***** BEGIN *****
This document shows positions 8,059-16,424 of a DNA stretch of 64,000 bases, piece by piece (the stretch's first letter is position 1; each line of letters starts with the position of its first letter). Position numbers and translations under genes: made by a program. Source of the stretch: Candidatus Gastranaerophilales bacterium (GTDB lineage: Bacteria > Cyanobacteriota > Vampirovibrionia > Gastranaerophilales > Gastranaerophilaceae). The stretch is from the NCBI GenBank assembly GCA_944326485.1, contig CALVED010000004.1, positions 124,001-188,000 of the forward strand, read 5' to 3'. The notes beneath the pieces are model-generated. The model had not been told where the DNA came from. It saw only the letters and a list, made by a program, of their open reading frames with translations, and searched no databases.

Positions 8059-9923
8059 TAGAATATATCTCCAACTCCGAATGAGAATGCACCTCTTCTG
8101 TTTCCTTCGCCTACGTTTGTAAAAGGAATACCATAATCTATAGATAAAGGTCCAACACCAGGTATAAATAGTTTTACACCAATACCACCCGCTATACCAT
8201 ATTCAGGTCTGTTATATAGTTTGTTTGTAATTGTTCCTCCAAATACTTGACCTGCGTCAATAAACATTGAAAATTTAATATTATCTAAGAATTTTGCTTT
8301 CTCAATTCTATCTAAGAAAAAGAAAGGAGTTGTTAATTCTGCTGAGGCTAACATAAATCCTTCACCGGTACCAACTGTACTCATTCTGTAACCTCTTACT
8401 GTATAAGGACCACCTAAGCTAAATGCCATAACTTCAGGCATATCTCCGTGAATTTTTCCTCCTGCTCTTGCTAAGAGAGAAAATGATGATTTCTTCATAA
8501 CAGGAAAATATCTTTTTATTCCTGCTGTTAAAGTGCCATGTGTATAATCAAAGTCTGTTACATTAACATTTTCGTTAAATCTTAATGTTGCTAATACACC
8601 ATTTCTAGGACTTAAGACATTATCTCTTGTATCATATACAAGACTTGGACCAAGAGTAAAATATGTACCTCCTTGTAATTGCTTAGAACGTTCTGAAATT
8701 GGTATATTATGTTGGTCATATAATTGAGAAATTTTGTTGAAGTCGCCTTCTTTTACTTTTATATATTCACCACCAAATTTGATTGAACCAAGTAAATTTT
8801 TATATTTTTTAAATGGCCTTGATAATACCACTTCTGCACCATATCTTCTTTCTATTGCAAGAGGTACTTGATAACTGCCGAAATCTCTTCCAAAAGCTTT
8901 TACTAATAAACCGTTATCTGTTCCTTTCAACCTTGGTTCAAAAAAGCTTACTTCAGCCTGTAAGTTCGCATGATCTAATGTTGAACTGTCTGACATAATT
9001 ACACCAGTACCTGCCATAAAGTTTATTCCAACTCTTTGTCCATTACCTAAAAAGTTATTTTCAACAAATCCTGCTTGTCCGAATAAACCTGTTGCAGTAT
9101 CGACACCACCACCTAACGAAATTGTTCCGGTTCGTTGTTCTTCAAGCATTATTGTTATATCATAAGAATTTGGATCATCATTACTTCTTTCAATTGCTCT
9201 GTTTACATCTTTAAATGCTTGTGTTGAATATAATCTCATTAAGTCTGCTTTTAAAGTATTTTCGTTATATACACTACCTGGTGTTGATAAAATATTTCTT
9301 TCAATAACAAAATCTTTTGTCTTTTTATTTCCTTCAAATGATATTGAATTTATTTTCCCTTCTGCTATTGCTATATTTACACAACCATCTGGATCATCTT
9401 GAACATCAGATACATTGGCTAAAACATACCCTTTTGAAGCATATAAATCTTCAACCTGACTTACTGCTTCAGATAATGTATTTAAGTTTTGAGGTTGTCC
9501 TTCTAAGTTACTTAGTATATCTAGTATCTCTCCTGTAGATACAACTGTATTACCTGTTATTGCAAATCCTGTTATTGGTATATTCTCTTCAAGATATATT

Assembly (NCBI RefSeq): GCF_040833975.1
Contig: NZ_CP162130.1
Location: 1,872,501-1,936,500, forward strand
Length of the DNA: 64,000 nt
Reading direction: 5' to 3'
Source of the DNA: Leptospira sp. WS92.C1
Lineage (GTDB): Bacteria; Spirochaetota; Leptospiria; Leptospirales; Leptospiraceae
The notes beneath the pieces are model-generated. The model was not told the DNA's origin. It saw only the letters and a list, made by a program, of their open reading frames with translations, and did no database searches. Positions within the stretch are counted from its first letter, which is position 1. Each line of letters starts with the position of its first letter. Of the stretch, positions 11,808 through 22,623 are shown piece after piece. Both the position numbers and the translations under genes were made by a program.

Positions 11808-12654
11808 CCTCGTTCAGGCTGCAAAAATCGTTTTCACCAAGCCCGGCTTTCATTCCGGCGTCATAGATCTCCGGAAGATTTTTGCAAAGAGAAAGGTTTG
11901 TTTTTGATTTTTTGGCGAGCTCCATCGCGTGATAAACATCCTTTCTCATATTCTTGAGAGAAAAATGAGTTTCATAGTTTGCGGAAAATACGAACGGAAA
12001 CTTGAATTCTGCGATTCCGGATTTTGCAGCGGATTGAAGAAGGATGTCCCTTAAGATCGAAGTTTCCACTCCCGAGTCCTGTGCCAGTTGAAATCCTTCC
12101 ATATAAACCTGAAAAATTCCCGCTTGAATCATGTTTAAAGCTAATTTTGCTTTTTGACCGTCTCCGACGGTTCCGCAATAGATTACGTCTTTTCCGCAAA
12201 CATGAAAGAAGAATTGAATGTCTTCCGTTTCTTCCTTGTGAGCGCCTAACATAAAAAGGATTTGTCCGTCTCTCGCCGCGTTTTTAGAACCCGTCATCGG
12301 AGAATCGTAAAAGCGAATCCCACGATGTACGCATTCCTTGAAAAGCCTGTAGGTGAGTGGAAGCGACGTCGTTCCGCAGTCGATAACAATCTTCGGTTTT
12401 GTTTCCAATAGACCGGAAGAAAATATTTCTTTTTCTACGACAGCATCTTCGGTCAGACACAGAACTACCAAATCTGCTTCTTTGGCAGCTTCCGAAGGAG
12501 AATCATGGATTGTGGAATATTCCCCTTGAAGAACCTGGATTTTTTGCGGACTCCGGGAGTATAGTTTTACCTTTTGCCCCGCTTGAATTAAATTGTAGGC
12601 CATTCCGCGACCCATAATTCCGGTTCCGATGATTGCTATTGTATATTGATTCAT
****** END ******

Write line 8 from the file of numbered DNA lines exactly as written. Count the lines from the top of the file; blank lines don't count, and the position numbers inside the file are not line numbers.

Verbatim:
8501 CAGGAAAATATCTTTTTATTCCTGCTGTTAAAGTGCCATGTGTATAATCAAAGTCTGTTACATTAACATTTTCGTTAAATCTTAATGTTGCTAATACACC